Патент USA US3019523код для вставки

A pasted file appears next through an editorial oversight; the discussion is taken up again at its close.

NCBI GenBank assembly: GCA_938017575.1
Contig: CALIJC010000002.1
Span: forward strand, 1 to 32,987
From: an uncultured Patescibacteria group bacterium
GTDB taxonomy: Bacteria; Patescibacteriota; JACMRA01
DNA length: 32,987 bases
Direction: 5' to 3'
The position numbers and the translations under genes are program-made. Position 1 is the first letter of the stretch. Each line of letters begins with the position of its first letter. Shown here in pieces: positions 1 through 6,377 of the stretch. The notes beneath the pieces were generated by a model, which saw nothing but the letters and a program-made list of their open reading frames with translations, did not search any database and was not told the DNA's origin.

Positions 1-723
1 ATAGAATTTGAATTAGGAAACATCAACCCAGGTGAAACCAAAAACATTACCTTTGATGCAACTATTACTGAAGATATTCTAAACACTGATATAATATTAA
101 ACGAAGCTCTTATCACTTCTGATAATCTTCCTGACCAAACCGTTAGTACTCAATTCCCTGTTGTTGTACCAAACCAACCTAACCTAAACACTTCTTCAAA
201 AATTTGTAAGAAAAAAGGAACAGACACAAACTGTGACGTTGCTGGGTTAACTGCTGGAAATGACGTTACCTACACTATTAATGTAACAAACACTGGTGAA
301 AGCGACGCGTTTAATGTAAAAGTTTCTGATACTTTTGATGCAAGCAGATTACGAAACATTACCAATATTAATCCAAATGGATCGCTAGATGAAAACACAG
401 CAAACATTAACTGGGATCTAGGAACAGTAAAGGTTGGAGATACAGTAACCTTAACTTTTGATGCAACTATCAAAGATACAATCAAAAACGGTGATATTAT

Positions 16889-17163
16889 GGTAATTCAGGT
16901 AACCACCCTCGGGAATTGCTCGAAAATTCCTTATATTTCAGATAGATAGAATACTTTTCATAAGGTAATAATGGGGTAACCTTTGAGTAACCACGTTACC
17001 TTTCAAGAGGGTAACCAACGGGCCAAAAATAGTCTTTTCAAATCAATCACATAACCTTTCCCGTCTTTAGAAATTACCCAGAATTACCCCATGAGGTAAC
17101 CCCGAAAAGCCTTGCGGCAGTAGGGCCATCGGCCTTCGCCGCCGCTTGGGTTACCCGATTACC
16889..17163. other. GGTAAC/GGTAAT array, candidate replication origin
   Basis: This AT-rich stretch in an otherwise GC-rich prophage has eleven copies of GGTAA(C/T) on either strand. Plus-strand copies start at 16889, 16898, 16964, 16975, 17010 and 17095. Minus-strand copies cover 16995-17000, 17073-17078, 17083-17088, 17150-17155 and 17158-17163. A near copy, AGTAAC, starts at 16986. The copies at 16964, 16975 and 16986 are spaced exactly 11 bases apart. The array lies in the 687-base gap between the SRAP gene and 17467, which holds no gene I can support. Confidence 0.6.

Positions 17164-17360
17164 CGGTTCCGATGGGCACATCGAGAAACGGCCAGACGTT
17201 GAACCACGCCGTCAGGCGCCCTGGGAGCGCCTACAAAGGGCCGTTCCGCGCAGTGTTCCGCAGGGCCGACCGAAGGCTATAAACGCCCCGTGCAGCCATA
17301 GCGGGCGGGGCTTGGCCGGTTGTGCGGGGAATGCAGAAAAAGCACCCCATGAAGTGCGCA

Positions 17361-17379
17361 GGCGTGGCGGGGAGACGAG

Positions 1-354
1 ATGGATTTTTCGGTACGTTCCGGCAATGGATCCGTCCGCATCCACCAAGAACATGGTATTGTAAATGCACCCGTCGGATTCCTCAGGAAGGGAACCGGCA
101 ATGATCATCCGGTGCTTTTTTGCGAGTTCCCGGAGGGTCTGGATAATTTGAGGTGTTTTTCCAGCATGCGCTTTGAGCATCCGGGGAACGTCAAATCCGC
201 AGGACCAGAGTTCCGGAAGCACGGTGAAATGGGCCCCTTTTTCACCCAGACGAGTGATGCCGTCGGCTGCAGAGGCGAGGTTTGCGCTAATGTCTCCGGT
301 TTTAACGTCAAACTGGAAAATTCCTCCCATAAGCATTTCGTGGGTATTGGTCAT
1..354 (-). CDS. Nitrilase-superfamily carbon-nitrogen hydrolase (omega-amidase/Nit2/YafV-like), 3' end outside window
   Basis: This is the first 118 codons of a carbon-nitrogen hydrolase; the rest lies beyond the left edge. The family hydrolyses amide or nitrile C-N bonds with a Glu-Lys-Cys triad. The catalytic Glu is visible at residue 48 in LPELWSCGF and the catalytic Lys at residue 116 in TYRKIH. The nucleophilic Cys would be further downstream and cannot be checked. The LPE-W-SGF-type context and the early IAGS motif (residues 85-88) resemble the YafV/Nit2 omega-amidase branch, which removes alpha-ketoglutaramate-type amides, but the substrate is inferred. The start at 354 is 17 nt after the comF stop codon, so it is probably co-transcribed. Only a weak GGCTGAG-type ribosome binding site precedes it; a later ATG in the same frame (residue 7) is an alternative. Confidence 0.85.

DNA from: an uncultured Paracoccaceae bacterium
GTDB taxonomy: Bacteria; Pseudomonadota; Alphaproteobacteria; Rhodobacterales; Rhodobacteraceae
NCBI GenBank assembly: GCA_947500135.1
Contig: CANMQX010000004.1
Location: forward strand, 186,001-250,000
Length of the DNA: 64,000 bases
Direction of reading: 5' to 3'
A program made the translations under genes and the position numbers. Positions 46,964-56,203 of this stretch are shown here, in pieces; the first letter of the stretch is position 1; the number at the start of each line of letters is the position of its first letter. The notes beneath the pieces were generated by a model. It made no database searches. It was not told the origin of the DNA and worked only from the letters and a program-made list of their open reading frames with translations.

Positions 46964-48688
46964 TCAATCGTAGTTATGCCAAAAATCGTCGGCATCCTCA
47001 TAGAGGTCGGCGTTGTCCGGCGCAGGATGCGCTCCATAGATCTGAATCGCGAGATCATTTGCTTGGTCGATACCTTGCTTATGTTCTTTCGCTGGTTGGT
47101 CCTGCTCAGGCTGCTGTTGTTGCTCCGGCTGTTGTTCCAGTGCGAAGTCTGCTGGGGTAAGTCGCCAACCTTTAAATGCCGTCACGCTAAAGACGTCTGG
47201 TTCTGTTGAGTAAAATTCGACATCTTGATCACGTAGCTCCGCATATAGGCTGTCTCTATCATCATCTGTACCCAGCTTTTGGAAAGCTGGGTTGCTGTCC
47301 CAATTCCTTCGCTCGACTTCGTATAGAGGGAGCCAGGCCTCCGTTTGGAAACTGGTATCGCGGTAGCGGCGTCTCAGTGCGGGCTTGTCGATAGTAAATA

Feb. 6, 1962 J. R. HORNADAY, JR., ETAL METHOD OF MANUFACTURE Filed May 22, 1958 3,019,513 United States Patent O Í ICC 1 3,019,513 METHÜD 0F MANUFACTURE .lames R. Hornaday, Jr., Royal Oak, Charles W. Vigor, East Detroit, Clarence J. Tobin, Detroit, and James C. Holzwarth, Birmingham, Mich., assignors to General Motors Corporation, Detroit, Mich., a corporation of Delaware 31,019,513 Patented Feb. 6, 1962 2 specific example of a stainless steel to which the present invention applies is the AISI type No. 316 having the fol lowing nominal oomposition: chromium 16% to 18%, nickel 10% to 14%, molybdenum 2% to 3%, carbon 0.10% maximum, manganese 2% maximum, silicon 1% maximum, and the balance iron. In carrying out the invention a pair of type: 316 stainless steel sheets having an original thickness of about .032 inch are first thoroughly cleaned by washing them with 10 liquid soap, rinsing and drying. Other methods of clean This invention relates to a method of roll bonding ing the sheets may, of course, be used. Thereafter the stainless steel sheets and more particularly to a method of sheets are superimposed adjacent each other and spot making a stainless steel article having integral passages welded together at the corners thereof. Next the assem therein for use in the manufacture of stainless steel heat bled strips are inserted into an oven containing a purified exchangers such as radiators and the like. dry hydrogen atmosphere wherein they are annealed at It is known that a pair of sheets of weldable metals about 2000° F. for one hour in an initial bright annealing such as bronze, copper, brass or aluminum may be bonded operation. This heating step serves the double purpose of Filed May 22, 1953, Ser. No. 737,000 7 Claims. (Cl. 29-157.3) together into a single unitary member by forge welding the sheets together as, for example, by means of rollers. annealing the sheets to a dead soft or ductile condition to withstand subsequent heavy reductions in cross section This welding is generally accomplished by hot rolling the 20 and reducing any oxides on the surfaces to be bonded. two sheets together at a sufficient temperature for hot working and with a 55% to 65% reduction in a single pass. rThis method, however, is not effective in bonding stainless steel sheets. It is, therefore, the basic object of this invention to provide a practical and efiicient method for bonding stain less steel by rolling means. it is a further object in this invention to provide a method of roll bonding a pair of stainless steel sheets while preventing the bonding of the in general various chromium-nickel stainless steels may be annealed at temperatures lranging from l800° F.' to 2100° F. While the time of the annealing step is not crit ical, it is essential that the anneal be long enough to insure complete reduction of the surface oxide. A particularly important factor in establishing a good bond between the sheets is the maintenance of a high degree of cleanliness of the interfaces of the sheets during the operations to be described. This step of annealing in a purified dry hy sheets in certain selected areas. These and other objects 30 drogen atmosphere has been found to provide a very clean are carried out by applying a stop-weld material between original surface. Likewise in the subsequent heat treat a pair of superimposed stainless steel sheets, in the areas ments to be described hereinafter, the heat treatment is which are not to be bonded, and thereafter subjecting the performed in a purified dry hydrogen atmosphere to main assembled sheets to a series of annealing and cold rolling tain cleanliness of the sheets. By the term purified dry operations including a first annealing step in a dry hy hydrogen is meant hydrogen gas having a dew point of drogen atmosphere sufiicient to anneal the sheets to a dead not greater than -60° F. The gas may contain inert soft condition and to reduce any oxides on the surface to gases such as nitrogen as would be present in cracked am be bonded, a iirst cold rolling step sufficient to promote co monia. However, the gas must be free of carbon and hesion between the portions of the stainless steel sheets to other materials which would adversely affect the stainless be bonded, a second annealing step in a dry hydrogen at 40 steel. After the sheets have been thoroughly annealed mosphere, a second cold rolling step and a ñnal annealing and cleaned, they are permitted to cool in a dry hydrogen step in a dry hydrogen atmosphere. In the fabrication of articles such as heat exchangers, the selected unbonded areas are expanded by hydraulic means to form tubular atmosphere. ' The cooled assembled sheets are then cold rolled to preferably about a 60% reduction in thickness. The amount of reduction in this rolling 'operation must be sufiicient to promote cohesion between the two stainless steel sheets and to permit recrystallization of the metal across the interface of the sheets during subseq?ent an nealing treatment` Intimate Contact of the sheets after FIGURE l is an elevation, a portion of which is broken 50 the initial cold rolling operation is essential since the away, showing a pair of stainless steel plates superim slightest separation of the sheets after ythe initial cold posed one over another having a stop-weld material sand rolling operation results in an unsatisfactory bond. It has wiched between the sheets in certain selected areas; been found that with type 316 stainless steel an initial FIGURE 2 is the assembly shown in FIGURE l which reduction of from about 50% to 60% is essential. This conduits in a manner well known in the art. Other objects and advantages of this invention will more fully appear from the following description of a preferred embodiment of the invention, reference being made to the accompanying drawing of which: has been partially rolled; 55 reduction is preferably accomplished by a single pass. FIGURE 3 is a perspective view of the assembly shown However, in some instances where the capacity of the in FIGURES 1 and 2 in its completed bonded form; rolling mill is not adequate to reduce the assembled sheets FIGURE 4 is a perspective view showing a conduit in a single pass, a second pass may be employed with attached to an unbonded portion of the sheet shown in satisfactory results. The cold rolling operation avoids FIGURE 3 for use in hydraulically expanding the un 60 surface -oxidation of the metal and provides a smooth sur bonded portions of the sheets; and face finish with dimensional tolerances maintained to close FIGURE 5 iliustrates a die used to expand an unbonded limits. portion of the roll bonded sheet shown in FIGURE 3. The stainless steel sheets, now reduced to about 60% A basic aspect of the present invention resides in a in thickness, are again annealed for about l hour at about process of bonding stainless steel plates or sheets. By the 65 2000a F. in dry purified hydrogen atmosphere in a. second term stainless steel, as used herein, is meant the well annealing operation and thereafter cooled in a dry hy known Austentic stainless steels containing both chromi drogen atmosphere, as in the case of the first annealing um and nickel, together totaling at least 23% of the com operation. This second annealing treatment softens the position, and having a minimum chromium content of material and relieves the stresses induced in the initial about 16% and a minimum nickel content of about 7%. 70 cold reduction operation. This annealing step also pro Stainless steel AISI types 302, 303, 304, and 316 are illustrative of the commonly used stainless steels. A motes diffusion bonding at the mating surfaces of the stainless steel sheets‘which are held together by the rela 3,019,513 a heat exchanger in a manner fully described in the U.S. Patent No. 2,740,188 assigned to the assignee of the pres rolling operation. The annealing- and diffusion bonding operations are time-temperature dependent. Thus, for example, the annealing and diffusion heat treatments ,heretofore described may be obtained at between l8G0° ent invention. This is accomplished by expanding the large header portions 12. by means of a die 2‘4 as shown in FIGURE 5. The die is removed and the ends of the F. and 2lO0° F., but the time involved in this treatment would have to be varied accordingly. It has been found that an initial anneal kand the following second heat treat ment at 2000a F. for about one hour in a dry purified hydrogen atmosphere produce excellent results. 4 plied. The thusly formed sheet is then expanded to form tively weak cohesion forces resulting from the initial cold header 12 are sealed by any suitable means. Thereafter the opening 13 is provided with a conduit 26 welded thereto. The bonded sheet 22 is then place-d between l() After the second heat treatment the assembled sheets are again cold rolled to about a 40% reduction of the thickness of the assembled sheets resulting from the first cold rolling operation to further strengthen the bond. suitable die members having complementary die cavities located in the areas of the sheet which have not been welded and hydraulic pressure is applied through the conduit Z6 whereby the unbonded portions are expanded to form conduits of a shape determined by the configura A reduction of 30% to 40% in this step has been found 15 tion of the die cavity of the die members. While this invention has been described by reference to produce satisfactory results. to certain preferred embodiments and conditions, it will yPreferably after the second cold rolling operation the be understood that the invention is not limited thereby sheets are again annealed, preferably for about one hour and numerous changes and modifications will be apparent at 2000° 'P'. in a purified dry hydrogen and cooled in a to those skilled in the art without departing from the purified dry hydrogen atmosphere. The third annealing spirit and principles of the invention. treatment further promotes diffusion bonding and homo We claim: geneity of the structure throughout the cross section of l. In a process for manufacturing a composite steel the bonded sheets in addition to softening and stress re structure by welding together at least a portion of at lieving the structure. Microexamination of a joint bonded by the procedure - least two stainless steel plates at their interface, the se quential steps comprising cleaning the adjacent plate as described above reveals a homogeneous structure with surfaces of said portion, placing said surfaces in contact no evidence of the original interface. The amount of reduction which is necessary in the sec ond rolling step of the process is less critical than that of the first. with one another, bright annealing the assembled plates in a dry purified hydrogen atmosphere, cold rolling the While a 30% to 40% reduction in the second 30 sheets to a reduction in cross section of at least 50%, rolling step provides satisfactory results, any amount of reduction in the second rolling `step which will produce a 100% bond following the final annealing treatment is, of course, satisfactory. An important aspect of the invention resides in a method of roll bonding 'a pair of stainless steel sheets as above described while preventing the bonding of the sheets in certain selected areas and thereafter expanding the unbonded areas by hydraulic means to form tubular »conduits suitable to use as heat exchangers and the like. Referring to the drawing, a stainless steel sheet 10 is first provided over which a stop-weld material is applied in areas where it is desired to prevent bonding of the sheets bright annealing the `assembly in a dry purified hydrogen atmosphere to effect a recrystallization of the metal across the interface of said portion, and further cold rolling the assembly to a reduction in cross section of at least about 30% based on the thickness resulting from the first cold rolling operation. 2. In a process for manufacturing a composite stainless steel structure by welding together at least a portion of at least two stainless steel plates at their interface, the steps comprising cleaning the plate surfaces of said por tion, placing the surfaces in contact with one another, annealing the assembled sheets in a purified hydrogen atmosphere, cold rolling the sheets to a reduction in cross hereinafter described. The stop-weld material may be applied by printing, rolling, painting, or spraying the stop section of at least 50%, bright annealing the assembly in -a `dry purified hydrogen atmosphere to promote diffu~ sion bonding and stress relieving of the assembly, then ‘weld material in fiuid or solid form. This stop-weld material must be of a type which will not be reduced under cold rolling the assembly to a further reduction in cross section of at least about 30% based on the thickness re the annealing conditions heretofore described. Exam ples of suitable stop-weld materials include Water sus pensioris or pastes of alumina, zirconia or magnesia or mixtures of these materials. A suitable commercial stop structure in a dry purified hydrogen atmosphere to further promote diffusion bonding, homogeneity and stress relief ~to provide a suitable arrangement of conduits as will be 'weld material which has been found satisfactory is a pro sulting from the first reduction, and again annealing the of the structure. 3. In a process for manufacturing a composite stain prietary material known as “Protect-O-Metal” sold by less steel structure by welding together at least a portion George W. Smith & Sons, Inc., 1700 Spaulding Street, 55 of at least two stainless steel plates at their interface, the Dayton, Ohio. After the stop-weld material 12 is applied steps comprising cleaning the plate surfaces of said por and dried, another sheet 14 is superimposed over the sheet _ tion, placing the surfaces in contact with one another, 1€) and the two sheets are temporarily fastened together annealing the assembled sheets in a dry hydrogen atmos by spot-welding the corners. Thereafter in accordance with the roll bonding procedure set forth above, the sheets 60 phere at a temperature ranging from about l800° F. to Z100o F. for a period of time sufficient to thoroughly >are annealed for 'about an hour at 2000“ F. in a purified soften the sheets and remove the oxides thereon, cold hydrogen atmosphere and then cooled in the hydrogen rolling the sheets to at least a 50% reduction in cross atmosphere. The thusly treated sheets are then cold section, subjecting the assembly to a second annealing rolled by means of rollers 16 and 18 sufficient to reduc ing the cross sectional thickness of the assembled sheets 65 operation in a dry purified hydrogen atmosphere within a temperature range of about 1800" F. to 2l00° F. for to about 60% of the original thickness, preferably in a single pass and not more than two passes. The thusly Y a time sufficient to stress relieve the structure and to pro reduced assembly forms a weakly bonded sheet 20. The mote diffusion bonding between said portion of the plates, sheet 20 is again annealed for about an hour at 2000° F. subjecting the 4assembly to a second cold rolling opera and cooled in a hydrogen atmosphere as described above. 70 tion involving at least a 30% reduction in cross section, Thereafter the sheet Z0 is again cold rolled and reduced and again annealing the structure in a dry purified Vhydro in thickness as above described to provide a finally re gen atmosphere within a temperature range of l800° F. duced sheet 22 which, after the 'final annealing operation, to 2l00° F. for a time suíiicient to stress relieve the struc Aforms ya completely bonded and integral sheet at the ture and Vpromote diffusion bonding and homogeneity of areas to which the stop-weld material had not been ap 75 3,019,513 6 the structure throughout the cross section of said portion of the bonded plates. 4. In a process for manufacturing composite stainless steel plates by Welding together at least a portion of two stainless steel plates at their interface, the steps compris nealing the structure in a dry puriñed hydrogen atmos~ phere within a temperature range of 1800° F. to 2100“4 F. for a time suiiicient to stress relieve the structure and promote diffusion bonding and homogeneity of the struc ture throughout the portions of the cross section of the assembly which are bonded, and then subjecting the por ing cleaning the plate surfaces of said portion, placing the surfaces in contact with one another, bright anneal ing the assembled sheets in a dry purified hydrogen at mosphere to a highly ductile condition, whereby the ox ides on the plate surfaces are freely reduced, cold roll pressure, whereby these portions are expanded to form cavities. ing the sheets to about a 50% to 60% reduction in cross having integral passages therein, said stainless steel hav tions of the structure which are not bonded to hydraulic 7. In a process for manufacturing a stainless steel article section, subjecting the assembly to a second annealing operation in a dry hydrogen atmosphere to stress relieve the structure and promote diffusion bonding between said ing a nominal composition of about 16% to 18% chromi um, about 10% to 14% nickel, about 2% to 3% mo lybdenum, about .1% maximum carbon, about 2% maxi portion of the plates, then again cold rolling the assembly mum manganese, about 1% maximum silicon and the to at least a 30% reduction in cross section based on the balance substantially iron, the steps comprising providing thickness resulting from the first cold rolling operation, and again annealing the structure in a dry purified hydro at least two said stainless steel plates, cleaning the plate surfaces, applying a stop-weld material over portions gen atmosphere to further promote diffusion bonding and homogeneity of the structure. which are not to be bonded of one of said plates, super~ imposing the other plate over the first-mentioned plate whereby the stop~weld material is sandwiched between said plates, bright annealing the assembled plates in a dry puriñed hydrogen atmosphere at a temperature rang 5. in a process for manufacturing a composite steel structure by welding together at their interface at least a portion of at least two stainless steel plates having the nominal composition of about 16% to 418% chromium, ing from about 1800° F. to 2100° F. for a period of time about 10% to 14% nickel, about 2% t0 3% molybdenum, 25 sufficient to thoroughly soften the sheets and remove about .10% maximum carbon, about 2% maximum man the oxides thereon, cold rolling the sheets to at least a ganese, about ‘1% maximum silicon and the balance sub 50% reduction in cross section, subjecting the assembly stantially iron, the steps comprising cleaning the plate to a second bright annealing operation in a dry purified surfaces of said portion to be bonded, placing said sur hydrogen atmosphere within a temperature range of 1800" faces in contact with one another, annealing the as sembled sheets in a purified hydrogen atmosphere for 30 F. to 2100“ 1F. for a time sufiicient to stress relieve the about one hour at 2000u F., cold rolling the sheets to at least a 50% reduction in cross section, again annealing the assembly in a dry hydrogen atmosphere at a tem perature of about 2000‘7 F. for a period of time of about one hour, then again cold rolling the assembly to about at least a 30% reduction in cross section, and then again annealing the structure in a dry purified hydrogen at-` structure and promote diffusion bonding between the plates, then subjecting the assembly to a second cold rolling operation involving at least a 30% reduction in cross section based on a thickness of the assembly re sulting from the first cold rolling operation, then again annealing the structure in a dry purified hydrogen at mosphere within a temperature range of 1800° F. to 2100" F. for a time sufficient to stress relieve the struc mosphere for a period of about one hour. ture and promote diffusion bonding and homogeneity of 6. In a process for manufacturing a stainless steel 40 the structure throughout the portions of the cross sec article having integral passages therein, the steps com tion of the assembly which are bonded, and then sub prising providing at least two stainless steel plates, clean~ jecting the portions of the structure which are not to be ing the plate surfaces, applying a stop-weld material over bonded to hydraulic pressure, whereby these portions are portions of one of the plates which are not to be bonded, superimposing the other plate over the first-mentioned 45 expanded to form passages. plate, whereby the stop-weld material is sandwiched be tween said plates, bright annealing the assembled plates in a dry purified hydrogen atmosphere at a temperature ranging from about 1800° F. to 2100° F. for a period of time sufficient to thoroughly soften the sheets and 50 remove the oxides thereon, cold rolling the sheets to at least a 50% reduction in cross section, subjecting the assembly to a second bright annealing operation in a dry purified hydrogen atmosphere within a temperature range of 1800" F. to 2100° F. for a time sufficient to stress relieve the structure and promote diffusion bonding be~ tween the plates, then subjecting the assembly to a sec ond cold rolling operation involving at least a 30% re References Cited in the file of this patent UNITED STATES PATENTS 2,126,074 2,562,467 2,691,815 2,740,188 2,766,514 2,906,006 Wissler ______________ __ Aug. 9, Kinnear ______________ __ July 31, Boessenkool et al. ____ __ Oct. 19, Simmons ____________ _.. Apr. 3, Adams ______________ __ Oct. 16, Neel ______________ __ sept. 29, 1938 1951 1954 1956 195,6 1959 OTHER REFERENCES Making Shaping and Treating of Steel, 6th edition, duction in cross section based on the thickness resulting published by United States Steel Company (Pittsburgh, from the first cold rolling operation, then again an~ 60 Pa), 1951 (p. 1324 relied upon).